Many of those 49 states have local gun ordinances beyond their states’ base laws.

    If you want a national standard, get going on an amendment to the Constitution. There have been no federal court ruling, ever, that mandate a national standard to the 2nd Amendment.

    As Justice Scalia wrote in “Heller.”

    –Like most rights, the Second Amendment right is not unlimited.
    It is not a right to keep and carry any weapon whatsoever in any manner whatsoever and for whatever purpose: For example, concealed weapons prohibitions have been upheld under the Amendment
    or state analogues. The Court’s opinion should not be taken to cast doubt on longstanding prohibitions on the possession of firearms by
    felons and the mentally ill, or laws
    forbidding the carrying of firearms in sensitive places such as schools and government buildings, or laws imposing conditions and qualific
    ations on the commercial sale of arms.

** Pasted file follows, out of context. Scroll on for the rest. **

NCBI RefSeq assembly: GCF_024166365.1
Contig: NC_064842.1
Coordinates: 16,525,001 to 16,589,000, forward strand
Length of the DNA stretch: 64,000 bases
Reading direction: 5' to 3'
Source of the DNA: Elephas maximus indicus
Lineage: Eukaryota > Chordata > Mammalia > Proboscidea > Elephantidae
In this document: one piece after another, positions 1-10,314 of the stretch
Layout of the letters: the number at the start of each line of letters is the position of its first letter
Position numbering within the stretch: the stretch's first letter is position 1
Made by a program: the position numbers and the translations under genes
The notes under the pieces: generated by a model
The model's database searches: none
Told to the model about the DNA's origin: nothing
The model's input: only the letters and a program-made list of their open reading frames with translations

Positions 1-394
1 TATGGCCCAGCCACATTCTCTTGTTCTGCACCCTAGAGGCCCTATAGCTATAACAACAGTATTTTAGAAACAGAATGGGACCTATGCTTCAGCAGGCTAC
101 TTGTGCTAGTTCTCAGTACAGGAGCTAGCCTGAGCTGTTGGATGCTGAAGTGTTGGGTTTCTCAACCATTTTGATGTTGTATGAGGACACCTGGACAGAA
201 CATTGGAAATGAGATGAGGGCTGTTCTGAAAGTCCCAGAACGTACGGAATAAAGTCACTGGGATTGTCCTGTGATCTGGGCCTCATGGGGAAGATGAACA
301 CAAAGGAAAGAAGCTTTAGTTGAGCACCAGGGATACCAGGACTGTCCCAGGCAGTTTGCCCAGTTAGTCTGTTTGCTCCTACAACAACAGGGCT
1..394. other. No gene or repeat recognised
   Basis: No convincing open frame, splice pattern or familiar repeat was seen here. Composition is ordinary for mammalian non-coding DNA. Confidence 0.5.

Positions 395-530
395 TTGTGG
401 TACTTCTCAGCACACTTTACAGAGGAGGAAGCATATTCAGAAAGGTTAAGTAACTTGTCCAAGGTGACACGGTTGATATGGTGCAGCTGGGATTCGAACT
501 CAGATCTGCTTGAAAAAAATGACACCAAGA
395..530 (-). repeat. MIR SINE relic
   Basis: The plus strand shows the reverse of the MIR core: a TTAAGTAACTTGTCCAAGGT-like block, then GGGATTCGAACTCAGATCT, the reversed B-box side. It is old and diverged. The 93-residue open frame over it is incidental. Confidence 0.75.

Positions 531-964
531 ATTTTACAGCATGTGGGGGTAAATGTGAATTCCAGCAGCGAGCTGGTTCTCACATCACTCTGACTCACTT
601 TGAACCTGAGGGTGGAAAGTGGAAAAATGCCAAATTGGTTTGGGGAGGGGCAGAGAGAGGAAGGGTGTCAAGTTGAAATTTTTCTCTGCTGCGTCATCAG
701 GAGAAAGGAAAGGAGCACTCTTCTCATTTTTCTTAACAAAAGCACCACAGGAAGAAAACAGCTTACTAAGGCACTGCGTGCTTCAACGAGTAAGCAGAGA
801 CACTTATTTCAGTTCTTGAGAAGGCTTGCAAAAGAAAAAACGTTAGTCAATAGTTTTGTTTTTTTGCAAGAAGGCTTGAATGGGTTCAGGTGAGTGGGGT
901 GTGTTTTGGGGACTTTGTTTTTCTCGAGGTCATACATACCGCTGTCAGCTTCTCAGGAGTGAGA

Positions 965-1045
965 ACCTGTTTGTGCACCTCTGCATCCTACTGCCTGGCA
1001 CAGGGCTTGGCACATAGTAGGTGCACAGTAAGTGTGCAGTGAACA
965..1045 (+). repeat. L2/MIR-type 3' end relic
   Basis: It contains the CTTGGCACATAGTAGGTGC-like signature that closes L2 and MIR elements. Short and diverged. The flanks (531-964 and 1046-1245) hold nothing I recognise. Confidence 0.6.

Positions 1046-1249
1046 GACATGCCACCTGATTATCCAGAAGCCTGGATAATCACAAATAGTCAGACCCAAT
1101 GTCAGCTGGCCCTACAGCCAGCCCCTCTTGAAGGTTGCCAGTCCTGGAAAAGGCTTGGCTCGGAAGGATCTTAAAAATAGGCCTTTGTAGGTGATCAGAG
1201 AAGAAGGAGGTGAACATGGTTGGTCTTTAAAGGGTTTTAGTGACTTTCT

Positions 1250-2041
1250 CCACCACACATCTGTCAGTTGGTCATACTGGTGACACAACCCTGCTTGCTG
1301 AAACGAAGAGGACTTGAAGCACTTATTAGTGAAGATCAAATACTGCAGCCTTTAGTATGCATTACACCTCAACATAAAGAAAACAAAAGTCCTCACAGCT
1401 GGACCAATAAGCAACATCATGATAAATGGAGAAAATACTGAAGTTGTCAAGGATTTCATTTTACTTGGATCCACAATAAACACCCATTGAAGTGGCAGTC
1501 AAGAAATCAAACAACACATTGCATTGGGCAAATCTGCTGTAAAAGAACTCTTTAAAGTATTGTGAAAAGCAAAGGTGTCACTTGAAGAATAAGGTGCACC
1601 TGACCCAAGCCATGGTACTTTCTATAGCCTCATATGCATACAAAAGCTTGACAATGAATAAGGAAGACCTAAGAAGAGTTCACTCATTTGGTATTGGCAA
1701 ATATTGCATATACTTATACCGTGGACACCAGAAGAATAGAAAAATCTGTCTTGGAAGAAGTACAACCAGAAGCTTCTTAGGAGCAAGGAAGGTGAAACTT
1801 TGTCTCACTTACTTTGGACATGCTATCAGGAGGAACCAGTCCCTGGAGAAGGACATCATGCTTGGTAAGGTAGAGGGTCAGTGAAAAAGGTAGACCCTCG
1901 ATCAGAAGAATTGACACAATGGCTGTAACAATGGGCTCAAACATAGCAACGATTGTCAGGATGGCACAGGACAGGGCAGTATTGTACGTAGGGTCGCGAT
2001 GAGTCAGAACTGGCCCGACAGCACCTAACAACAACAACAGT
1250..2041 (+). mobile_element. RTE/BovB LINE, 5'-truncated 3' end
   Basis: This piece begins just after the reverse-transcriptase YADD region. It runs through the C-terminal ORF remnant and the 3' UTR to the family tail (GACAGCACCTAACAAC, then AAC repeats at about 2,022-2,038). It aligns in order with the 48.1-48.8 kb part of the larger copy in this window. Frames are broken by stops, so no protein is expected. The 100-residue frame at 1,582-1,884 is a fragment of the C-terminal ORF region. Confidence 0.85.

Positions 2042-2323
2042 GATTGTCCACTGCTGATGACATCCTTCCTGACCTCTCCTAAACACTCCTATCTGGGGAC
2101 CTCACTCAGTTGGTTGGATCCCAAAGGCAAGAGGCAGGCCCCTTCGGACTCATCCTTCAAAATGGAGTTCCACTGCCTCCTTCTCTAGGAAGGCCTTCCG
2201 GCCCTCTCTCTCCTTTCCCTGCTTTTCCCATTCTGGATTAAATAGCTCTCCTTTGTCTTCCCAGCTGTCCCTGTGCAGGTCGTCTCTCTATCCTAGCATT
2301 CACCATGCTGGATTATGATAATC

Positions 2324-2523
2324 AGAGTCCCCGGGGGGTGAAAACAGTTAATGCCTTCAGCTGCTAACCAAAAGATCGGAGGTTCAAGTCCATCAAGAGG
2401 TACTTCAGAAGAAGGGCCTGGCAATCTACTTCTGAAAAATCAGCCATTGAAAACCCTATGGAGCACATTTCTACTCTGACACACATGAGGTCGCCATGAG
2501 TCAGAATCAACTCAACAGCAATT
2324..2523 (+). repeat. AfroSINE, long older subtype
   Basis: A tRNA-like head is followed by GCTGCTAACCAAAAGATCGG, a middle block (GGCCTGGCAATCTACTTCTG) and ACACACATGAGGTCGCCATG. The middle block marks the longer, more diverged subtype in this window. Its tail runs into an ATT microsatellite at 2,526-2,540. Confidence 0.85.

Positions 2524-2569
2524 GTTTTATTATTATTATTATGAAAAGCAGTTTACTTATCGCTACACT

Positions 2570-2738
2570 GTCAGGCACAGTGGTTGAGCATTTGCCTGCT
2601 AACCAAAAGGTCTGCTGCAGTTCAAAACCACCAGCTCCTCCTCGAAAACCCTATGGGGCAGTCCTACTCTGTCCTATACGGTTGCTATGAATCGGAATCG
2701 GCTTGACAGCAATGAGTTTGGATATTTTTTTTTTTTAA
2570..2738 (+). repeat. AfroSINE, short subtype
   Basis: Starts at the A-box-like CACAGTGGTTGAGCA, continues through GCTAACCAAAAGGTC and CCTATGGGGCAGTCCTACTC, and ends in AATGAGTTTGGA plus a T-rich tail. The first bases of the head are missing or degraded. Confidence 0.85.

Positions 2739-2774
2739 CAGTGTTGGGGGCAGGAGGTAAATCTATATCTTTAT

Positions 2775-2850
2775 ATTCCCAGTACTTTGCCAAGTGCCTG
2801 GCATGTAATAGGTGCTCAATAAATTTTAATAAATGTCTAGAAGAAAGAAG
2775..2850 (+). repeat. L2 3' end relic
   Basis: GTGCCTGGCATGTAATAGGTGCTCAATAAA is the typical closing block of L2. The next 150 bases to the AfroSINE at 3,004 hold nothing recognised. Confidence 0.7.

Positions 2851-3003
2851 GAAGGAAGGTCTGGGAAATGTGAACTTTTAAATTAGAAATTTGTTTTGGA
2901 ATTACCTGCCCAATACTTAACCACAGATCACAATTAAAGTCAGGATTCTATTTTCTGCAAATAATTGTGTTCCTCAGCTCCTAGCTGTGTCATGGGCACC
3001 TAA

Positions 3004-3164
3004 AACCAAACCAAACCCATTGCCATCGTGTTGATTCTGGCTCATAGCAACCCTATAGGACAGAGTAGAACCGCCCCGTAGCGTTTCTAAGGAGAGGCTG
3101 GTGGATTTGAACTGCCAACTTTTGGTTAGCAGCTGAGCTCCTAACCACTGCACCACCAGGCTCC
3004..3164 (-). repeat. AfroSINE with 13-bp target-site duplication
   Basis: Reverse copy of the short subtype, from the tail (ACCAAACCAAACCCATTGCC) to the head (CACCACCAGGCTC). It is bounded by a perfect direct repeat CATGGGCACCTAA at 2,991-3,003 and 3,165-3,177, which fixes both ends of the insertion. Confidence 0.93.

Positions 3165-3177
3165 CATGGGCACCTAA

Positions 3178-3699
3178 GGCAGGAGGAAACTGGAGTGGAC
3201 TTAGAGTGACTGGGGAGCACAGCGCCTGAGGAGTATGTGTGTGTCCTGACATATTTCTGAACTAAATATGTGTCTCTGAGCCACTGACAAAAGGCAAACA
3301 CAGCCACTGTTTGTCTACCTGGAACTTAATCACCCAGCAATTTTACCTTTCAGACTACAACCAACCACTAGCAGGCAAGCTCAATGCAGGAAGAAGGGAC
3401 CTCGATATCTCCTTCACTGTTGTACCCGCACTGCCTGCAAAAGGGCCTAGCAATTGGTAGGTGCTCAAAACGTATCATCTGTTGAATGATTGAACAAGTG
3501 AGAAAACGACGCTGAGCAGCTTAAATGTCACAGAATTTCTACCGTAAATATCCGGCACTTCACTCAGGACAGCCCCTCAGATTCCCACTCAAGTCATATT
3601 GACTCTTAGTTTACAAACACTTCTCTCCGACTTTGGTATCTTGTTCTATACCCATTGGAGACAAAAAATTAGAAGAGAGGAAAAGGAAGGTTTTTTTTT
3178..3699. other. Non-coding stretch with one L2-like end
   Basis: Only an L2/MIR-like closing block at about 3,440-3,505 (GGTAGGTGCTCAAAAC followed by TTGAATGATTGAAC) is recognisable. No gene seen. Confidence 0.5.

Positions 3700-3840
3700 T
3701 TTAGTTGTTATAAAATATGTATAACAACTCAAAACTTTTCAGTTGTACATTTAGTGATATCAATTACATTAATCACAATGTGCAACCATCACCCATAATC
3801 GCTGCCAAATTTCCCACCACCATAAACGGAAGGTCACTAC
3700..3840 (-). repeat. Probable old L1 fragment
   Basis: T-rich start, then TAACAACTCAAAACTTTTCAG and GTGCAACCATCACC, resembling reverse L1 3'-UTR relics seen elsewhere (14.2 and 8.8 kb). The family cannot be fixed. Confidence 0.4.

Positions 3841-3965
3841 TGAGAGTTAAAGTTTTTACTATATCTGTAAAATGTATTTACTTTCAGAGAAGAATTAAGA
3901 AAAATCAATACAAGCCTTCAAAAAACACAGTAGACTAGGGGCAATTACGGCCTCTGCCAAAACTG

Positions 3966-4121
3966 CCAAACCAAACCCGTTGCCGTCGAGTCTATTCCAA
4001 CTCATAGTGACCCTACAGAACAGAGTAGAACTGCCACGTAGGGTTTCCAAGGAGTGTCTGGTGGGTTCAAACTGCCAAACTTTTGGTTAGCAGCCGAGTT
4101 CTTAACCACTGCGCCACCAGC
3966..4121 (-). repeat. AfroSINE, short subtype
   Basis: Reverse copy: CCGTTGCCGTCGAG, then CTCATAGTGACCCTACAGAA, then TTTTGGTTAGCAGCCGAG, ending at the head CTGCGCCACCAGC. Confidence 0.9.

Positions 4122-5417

Miller’s holding that the sorts of
    weapons protected are those
    “in common use at the time” finds support in the historical tradition of prohibiting the carrying of dangerous and unusual weapons.–

    That’s the best opinion you’ve gotten since 1789.


  95. - gspgundog - Wednesday, May 29, 13 @ 4:03 pm:

    The comments before me pretty much says it all. All I want is to be able to drive from Gurnee to Cario without having to worry about what some self important politican has cooked up to hinder my God given right each time I pass a county, city, village, town or dog catcher line.


  96. - Not in the Know - Wednesday, May 29, 13 @ 4:04 pm:

    Yes…..Is common sense an explanation?


  97. - Gray - Wednesday, May 29, 13 @ 4:08 pm:

    “Many of those 49 states have local gun ordinances beyond their states’ base laws.”

    Mostly discharge ordinances. When it comes to possession and carry, Illinois stand alone as the only state not to preempt in some fashion.


  98. - bloval27 - Wednesday, May 29, 13 @ 4:11 pm:

    I believe the state should handle all firearm related issues, this way everyone in the state knows the same law and fully knows what is expected of them when they conceal carry. A good example of an issue of home rule ordinances would be a person has a handgun that uses a 18 round clip and is legal in their county to have, but they travel to chicago or cook county with that clip and now are felons due to home rule firearm ordinances. It’s very hard to see how anyone could know all home rule ordinances in this state as even the verbiage used in each home rule law tends to differ slightly so interpretations are endless.